May 17th, 2010

zap

this is The Paradox

in reading Toward 2012: Perspectives on the Next Age -- an informed, challenging and engaging collection of essays from nearly 40 authors -- there is a most awesome chapter with the title of The Wounded Healer by Paul Levy (freely available on his website at http://www.awakeninthedream.com/wounded.html as well as at http://www.realitysandwich.com/wounded_healer). excerpt:
... To realize that each one of us is uncannily embodying and acting out in our personal process (with all of our problems, symptoms, relationship conflicts, traumas, etc) what is at the same time playing out in the outside world is to step out of identifying ourselves as isolated, discrete entities who are separate from the universe. Contrary to being “alien” to this universe, we find ourselves intimate expressions of it. It should be noted, however, that the way to this realization is not through by-passing the personal dimension of our experience and artificially identifying with the mythic/archetypal level in a contrived and fabricated way, but rather by entering the mythic/archetypal dimension by fully incarnating, in a full-bodied way, our personal process in our life. The deeper, mythic/archetypal dimension “clothes” itself in our personal process, which is to say that our personal process is the doorway which introduces us to the deeper archetypal dimension of our being.

In this expansion of consciousness, we step out of interpreting our experience personally and reductively, based solely on cause and effect and the past, and step into experiencing the myth-like, time-less dimension of our situation. Interpreting our experience through a personal and reductive lens is an expression of a naïve, un-initiated, and ego-centered consciousness that knows no psychic center other than its own. Being linear and time-bound, it is a limited viewpoint that can only lead to depression, despair, resignation, disillusionment and meaningless and hopeless suffering, as our soul feels seemingly destroyed in the process.

When we expand our consciousness and interpret our experience transpersonally however, we step out of linear time into synchronic time, a dimension of our being in which the past, our wound, the world and ourselves do not literally, concretely, and objectively exist in and over time in the way we had previously imagined. Realizing the impermanence and fluidity of our situation, we do not have to make our wound “real” and grant it an unwarranted solidity or invest it with an apparently substantial, independent existence. We can awaken to the fact that the situation we find ourselves in is malleable, is fundamentally characterized by open-ended potentiality, and is infinitely and effortlessly creative if we simply allow it to be.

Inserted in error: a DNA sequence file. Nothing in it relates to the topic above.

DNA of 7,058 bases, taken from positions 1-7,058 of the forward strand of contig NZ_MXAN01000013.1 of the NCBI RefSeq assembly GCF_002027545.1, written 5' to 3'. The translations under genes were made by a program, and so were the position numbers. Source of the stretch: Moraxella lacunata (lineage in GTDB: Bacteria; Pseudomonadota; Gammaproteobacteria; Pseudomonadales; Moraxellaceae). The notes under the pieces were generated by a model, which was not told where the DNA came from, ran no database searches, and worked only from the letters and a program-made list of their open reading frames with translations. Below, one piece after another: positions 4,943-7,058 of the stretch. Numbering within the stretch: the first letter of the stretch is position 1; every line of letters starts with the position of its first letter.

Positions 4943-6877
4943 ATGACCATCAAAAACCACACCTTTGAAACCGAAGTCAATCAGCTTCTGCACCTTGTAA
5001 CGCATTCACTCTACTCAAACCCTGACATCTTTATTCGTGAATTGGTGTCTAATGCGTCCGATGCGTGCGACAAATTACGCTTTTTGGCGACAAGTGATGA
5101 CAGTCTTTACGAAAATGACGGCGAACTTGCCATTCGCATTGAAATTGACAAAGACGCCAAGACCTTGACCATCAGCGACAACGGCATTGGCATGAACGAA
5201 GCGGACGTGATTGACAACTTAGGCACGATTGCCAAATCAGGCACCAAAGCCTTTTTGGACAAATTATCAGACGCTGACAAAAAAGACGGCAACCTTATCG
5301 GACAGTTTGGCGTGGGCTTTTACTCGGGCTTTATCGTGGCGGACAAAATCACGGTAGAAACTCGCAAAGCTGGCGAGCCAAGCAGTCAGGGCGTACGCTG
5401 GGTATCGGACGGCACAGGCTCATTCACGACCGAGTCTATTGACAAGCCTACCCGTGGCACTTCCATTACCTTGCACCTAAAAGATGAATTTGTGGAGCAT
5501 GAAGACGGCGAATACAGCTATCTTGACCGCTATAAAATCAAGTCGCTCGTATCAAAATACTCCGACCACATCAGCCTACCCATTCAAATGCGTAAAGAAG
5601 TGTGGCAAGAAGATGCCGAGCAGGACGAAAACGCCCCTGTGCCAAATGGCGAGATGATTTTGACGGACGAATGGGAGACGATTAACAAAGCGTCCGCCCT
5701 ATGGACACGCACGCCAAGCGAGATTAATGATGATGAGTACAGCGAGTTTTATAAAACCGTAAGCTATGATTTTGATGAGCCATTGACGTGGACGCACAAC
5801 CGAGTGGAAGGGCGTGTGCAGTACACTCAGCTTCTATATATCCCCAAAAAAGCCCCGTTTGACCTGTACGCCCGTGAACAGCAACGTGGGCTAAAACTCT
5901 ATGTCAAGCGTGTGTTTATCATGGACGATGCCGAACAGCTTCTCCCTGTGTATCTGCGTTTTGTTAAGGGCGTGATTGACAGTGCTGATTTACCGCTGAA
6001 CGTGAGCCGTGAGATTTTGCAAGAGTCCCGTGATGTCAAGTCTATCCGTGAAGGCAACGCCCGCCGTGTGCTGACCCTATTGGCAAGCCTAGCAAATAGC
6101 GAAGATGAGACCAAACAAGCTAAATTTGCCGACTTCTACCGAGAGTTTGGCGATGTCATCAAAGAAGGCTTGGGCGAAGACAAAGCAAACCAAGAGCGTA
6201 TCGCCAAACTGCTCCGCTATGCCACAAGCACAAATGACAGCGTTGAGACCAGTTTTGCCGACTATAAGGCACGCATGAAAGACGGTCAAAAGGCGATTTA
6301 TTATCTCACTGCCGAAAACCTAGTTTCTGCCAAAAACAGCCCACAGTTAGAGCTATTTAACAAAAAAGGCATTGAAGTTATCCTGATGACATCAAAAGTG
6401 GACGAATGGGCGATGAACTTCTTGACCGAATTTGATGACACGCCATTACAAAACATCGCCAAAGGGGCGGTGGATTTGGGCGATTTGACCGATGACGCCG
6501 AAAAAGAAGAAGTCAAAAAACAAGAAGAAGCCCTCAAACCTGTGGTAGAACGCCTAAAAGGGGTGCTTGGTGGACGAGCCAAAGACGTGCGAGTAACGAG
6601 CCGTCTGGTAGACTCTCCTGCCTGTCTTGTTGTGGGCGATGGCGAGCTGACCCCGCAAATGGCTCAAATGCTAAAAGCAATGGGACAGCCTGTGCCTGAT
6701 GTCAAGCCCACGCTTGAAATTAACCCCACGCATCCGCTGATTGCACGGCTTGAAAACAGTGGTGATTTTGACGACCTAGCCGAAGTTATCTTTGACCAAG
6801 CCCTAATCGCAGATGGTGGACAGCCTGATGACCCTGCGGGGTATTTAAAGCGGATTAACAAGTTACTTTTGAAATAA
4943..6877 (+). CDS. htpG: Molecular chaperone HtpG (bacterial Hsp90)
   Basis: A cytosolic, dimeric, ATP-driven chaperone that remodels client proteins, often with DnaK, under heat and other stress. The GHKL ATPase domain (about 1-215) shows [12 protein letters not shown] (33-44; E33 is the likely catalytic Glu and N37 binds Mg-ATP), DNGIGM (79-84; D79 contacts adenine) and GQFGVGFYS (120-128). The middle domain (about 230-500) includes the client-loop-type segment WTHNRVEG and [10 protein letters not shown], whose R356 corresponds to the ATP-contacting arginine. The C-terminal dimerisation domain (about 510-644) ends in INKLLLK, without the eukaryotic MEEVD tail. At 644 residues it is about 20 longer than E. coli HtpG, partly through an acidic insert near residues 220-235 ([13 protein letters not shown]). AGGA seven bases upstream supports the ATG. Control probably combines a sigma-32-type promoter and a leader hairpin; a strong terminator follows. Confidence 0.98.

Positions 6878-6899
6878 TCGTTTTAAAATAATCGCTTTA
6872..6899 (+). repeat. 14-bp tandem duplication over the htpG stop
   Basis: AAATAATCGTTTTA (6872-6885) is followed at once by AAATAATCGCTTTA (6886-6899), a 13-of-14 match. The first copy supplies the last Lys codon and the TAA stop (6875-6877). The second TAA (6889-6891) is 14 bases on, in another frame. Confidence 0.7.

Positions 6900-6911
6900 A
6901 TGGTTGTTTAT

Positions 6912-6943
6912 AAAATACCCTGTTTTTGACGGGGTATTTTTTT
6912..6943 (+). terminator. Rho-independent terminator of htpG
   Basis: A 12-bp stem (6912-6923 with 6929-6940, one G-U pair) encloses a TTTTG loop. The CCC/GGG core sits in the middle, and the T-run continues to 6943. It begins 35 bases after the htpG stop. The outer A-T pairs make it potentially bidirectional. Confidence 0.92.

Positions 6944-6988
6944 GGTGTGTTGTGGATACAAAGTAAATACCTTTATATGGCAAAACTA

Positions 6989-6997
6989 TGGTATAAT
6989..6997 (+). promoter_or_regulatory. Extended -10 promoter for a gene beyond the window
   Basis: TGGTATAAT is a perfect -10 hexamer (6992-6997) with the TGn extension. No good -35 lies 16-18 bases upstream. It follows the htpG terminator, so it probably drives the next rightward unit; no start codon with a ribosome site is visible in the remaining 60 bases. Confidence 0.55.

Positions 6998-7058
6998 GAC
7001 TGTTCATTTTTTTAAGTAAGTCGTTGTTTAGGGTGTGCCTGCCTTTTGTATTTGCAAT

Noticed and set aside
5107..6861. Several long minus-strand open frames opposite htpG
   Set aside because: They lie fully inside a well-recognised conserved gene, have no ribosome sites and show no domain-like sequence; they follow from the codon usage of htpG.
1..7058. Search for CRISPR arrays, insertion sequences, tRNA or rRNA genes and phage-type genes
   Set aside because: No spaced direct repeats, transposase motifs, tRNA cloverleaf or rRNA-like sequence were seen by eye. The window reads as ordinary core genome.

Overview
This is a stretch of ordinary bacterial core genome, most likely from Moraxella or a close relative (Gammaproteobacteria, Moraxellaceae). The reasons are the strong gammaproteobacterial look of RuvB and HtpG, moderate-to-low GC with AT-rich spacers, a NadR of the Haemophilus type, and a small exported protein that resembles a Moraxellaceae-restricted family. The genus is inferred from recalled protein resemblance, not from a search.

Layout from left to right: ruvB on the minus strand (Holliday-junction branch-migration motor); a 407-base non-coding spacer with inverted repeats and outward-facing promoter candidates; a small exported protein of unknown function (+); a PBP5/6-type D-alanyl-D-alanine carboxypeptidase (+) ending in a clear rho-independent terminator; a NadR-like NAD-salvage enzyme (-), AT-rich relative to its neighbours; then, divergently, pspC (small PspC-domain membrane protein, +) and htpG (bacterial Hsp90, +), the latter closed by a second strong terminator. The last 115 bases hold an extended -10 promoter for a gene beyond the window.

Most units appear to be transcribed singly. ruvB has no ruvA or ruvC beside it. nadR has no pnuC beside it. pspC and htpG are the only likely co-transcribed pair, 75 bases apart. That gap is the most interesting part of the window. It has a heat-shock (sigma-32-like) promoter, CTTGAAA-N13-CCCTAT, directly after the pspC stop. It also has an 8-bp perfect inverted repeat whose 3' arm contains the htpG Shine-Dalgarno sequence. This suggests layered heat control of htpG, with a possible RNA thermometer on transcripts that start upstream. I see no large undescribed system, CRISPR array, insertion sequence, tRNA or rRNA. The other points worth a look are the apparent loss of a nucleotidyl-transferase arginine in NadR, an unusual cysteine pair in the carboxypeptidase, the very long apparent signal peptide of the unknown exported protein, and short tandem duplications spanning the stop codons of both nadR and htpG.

Talking about this moment of recognizing that our wound is THE (archetypal) wound, to quote Jung, is to see that our “suffering is archetypal and collective, it can be taken as a sign that [we are] no longer suffering from [ourselves], but rather from the spirit of the age.” Jung continues that we are suffering from an “impersonal cause, from [our] collective unconscious which [we have] in common with all [humanity]” [words in brackets have been changed from singular, masculine to gender neutral]. If we are able to channel and creatively express the spirit of the age from which we are suffering with consciousness, however, we become the “medium” through which the spirit of the age reveals itself to us so as to potentially transform itself, the world around us, as well as ourselves.

As wounded healers, we become transformed when we recognize that our wound is completely personal and uniquely our own, while simultaneously being a universal, impersonal process in which everyone is participating. It is this shared felt sense that deeply connects us with each other. This is the paradox: An experience of our wholeness, what Jung calls the Self, is both personal and archetypal/transpersonal (beyond the personal) at the same time. To experience this contradiction consciously IS itself the expansion of consciousness which initiates a transformation in ourselves, and by extension, the world around us. This is to paradoxically step into being a genuinely autonomous, independent being while at the same time realizing our interconnectedness, interdependence, unity and ultimate inseparability from the world and each other. The energetic expression of this realization is compassion. ...